Pregnancy: Causes of Back Pain
Pregnancy, an obvious cause of back pain, isn't something that you can easily make go away with a pill. It is a state of affairs that you are going to have to wait out for 9 months. That being said, there are things women can do to make themselves more comfortable during their pregnancy and to moderate their levels of pain. Let's take a look at how pregnancy can affect the back and some things you can do to make the time spent, waiting for the delivery, more comfortable.
Pregnancy and your back. Pregnancy, obviously, can cause a quick increase in weight in the abdomen, probably the worse place to carry an excess amount of weight, as far as the muscles of the lower back and discs are concerned. Also, pregnancy stretches and weakens the muscles in the abdomen that help support the spine, forcing your back muscles, tendons, and ligaments to take on a heavier load and taxing your lower back. The increasing diameter and length of the fetus presses on the structures in the abdominal and pelvic cavities, stretching the muscles and creating a greater depth of lumbar lordosis. A mother with a well developed fetus may experience a continuous level of discomfort, or may experience increased discomfort of pain when doing activities such as walking, lifting, forward bending, sitting, or standing. Back pain in pregnancy symptoms, other than the typical low back ache, may include pain radiating into the thigh and buttocks, night pain significant enough to cause awakenings and trouble getting back to sleep, pain that increases during the night, and pain that increases during the day.
Pregnancy and back pain. About half of all women experience lower back pain during pregnancy. Though most women who do experience back pain during their pregnancy manage suffer only mild or moderate comfort, some women do experience severe back pain and disability. Mothers are also much more likely to experience significant symptoms during a second pregnancy if they experienced significant pain and disability in their first one. Though pregnancy related back pain is a difficult thing to a mother to have to experience during a long pregnancy and something physicians (and maybe even husbands!) should be sensitive to, it is not indicative of any medical problems of the mother or of an increased risk of child birth problems. Most women with mild to moderate gestational back pain are able to work productively through most of their pregnancy, exercise, and have healthy babies.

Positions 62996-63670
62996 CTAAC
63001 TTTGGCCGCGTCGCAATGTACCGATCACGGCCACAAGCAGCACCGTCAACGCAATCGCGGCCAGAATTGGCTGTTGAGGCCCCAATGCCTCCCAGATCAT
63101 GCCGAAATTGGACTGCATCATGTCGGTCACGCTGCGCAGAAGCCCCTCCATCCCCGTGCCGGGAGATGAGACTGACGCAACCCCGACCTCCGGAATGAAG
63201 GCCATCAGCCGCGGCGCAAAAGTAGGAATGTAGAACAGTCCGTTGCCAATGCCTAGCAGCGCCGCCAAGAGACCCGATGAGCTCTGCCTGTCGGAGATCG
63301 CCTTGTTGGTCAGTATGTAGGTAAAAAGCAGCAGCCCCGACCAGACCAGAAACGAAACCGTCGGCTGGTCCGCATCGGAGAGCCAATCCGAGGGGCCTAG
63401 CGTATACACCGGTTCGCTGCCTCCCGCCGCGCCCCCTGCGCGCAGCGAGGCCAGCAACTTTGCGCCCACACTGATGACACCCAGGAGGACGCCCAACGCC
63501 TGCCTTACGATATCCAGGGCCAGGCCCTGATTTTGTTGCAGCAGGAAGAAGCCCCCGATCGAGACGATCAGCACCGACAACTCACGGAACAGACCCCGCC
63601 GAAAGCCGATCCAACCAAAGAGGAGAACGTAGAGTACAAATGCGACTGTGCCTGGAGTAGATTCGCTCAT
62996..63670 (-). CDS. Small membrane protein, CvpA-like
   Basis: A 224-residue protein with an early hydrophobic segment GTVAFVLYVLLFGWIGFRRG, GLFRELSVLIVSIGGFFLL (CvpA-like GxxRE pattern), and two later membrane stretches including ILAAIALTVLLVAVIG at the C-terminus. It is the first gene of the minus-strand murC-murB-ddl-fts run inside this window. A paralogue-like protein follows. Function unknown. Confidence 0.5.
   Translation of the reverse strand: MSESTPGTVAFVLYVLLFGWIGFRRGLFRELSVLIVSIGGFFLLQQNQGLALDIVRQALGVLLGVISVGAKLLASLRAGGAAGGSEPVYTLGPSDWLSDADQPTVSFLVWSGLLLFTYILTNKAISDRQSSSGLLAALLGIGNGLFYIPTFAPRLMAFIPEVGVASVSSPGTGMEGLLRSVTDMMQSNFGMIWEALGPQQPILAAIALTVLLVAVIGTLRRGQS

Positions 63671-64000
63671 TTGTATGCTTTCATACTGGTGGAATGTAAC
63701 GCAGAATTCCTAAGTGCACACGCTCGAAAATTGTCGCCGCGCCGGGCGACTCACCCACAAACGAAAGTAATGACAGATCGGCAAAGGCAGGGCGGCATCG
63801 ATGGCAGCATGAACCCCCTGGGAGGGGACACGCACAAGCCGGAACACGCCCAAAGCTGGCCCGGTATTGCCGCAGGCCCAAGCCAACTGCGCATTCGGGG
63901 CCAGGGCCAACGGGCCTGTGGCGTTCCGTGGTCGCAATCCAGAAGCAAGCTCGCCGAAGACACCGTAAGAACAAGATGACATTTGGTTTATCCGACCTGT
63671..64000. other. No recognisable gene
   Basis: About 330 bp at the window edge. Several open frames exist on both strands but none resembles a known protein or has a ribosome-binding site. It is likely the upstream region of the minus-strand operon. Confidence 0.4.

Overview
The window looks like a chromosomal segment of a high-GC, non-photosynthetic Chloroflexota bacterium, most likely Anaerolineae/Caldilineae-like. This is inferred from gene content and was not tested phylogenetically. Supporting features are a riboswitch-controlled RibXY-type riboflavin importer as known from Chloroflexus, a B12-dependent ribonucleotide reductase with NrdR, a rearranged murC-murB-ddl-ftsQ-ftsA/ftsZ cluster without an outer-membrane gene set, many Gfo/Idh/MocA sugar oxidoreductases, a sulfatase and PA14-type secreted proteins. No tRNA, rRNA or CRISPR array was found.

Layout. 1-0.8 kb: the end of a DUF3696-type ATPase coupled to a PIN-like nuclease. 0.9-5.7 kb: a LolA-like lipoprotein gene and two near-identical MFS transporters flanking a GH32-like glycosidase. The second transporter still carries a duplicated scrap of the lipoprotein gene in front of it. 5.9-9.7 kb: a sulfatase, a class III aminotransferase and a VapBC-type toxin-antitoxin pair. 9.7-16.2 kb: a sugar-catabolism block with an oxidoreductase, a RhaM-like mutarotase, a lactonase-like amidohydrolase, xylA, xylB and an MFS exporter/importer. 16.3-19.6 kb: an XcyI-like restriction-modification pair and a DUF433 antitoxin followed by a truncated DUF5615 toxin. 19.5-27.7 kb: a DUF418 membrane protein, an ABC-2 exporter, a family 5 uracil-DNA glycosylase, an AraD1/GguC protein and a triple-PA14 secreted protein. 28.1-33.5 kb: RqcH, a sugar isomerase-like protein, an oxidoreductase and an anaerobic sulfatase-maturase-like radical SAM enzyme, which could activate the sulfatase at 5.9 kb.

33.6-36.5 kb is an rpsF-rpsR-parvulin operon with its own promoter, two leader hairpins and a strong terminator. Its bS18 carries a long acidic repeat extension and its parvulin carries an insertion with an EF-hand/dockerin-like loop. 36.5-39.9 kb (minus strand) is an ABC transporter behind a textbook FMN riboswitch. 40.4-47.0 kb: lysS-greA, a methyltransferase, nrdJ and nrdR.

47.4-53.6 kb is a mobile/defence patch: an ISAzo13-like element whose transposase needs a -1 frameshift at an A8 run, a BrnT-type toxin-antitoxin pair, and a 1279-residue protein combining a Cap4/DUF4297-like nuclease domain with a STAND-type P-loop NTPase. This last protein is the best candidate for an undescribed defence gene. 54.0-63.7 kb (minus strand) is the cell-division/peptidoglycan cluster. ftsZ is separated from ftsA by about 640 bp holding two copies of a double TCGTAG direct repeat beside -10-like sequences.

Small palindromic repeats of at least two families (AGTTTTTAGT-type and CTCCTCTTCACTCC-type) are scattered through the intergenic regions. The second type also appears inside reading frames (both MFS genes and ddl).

Ways to avoid, moderate or relieve pregnancy related back pain. Obviously, you are going to want to quit, or at least take a sabbatical from your professional weightlifting career, until after the delivery. While you are waiting for your little miracle(s) to come along, you should avoid high impact, weight-bearing activities and especially that asymmetrically load the muscles in your lower torso, hips and thighs. Activities to avoid during this time include repetitive motions at or near the end-ranges of hip or back, several floor stair climbing ,single-leg stance postures, and extensive twisting with lifting. If you need to bend forward to get something off the ground, you should use your legs and knees to take some of the strain off your lower back. Bending towards the ground without a bending of the knees could put added pressures and strain in the lumbo-sacral region, which could strain the multifidus (a muscle that connects to the spinous process if the vertebrae, and stabilizes the spine).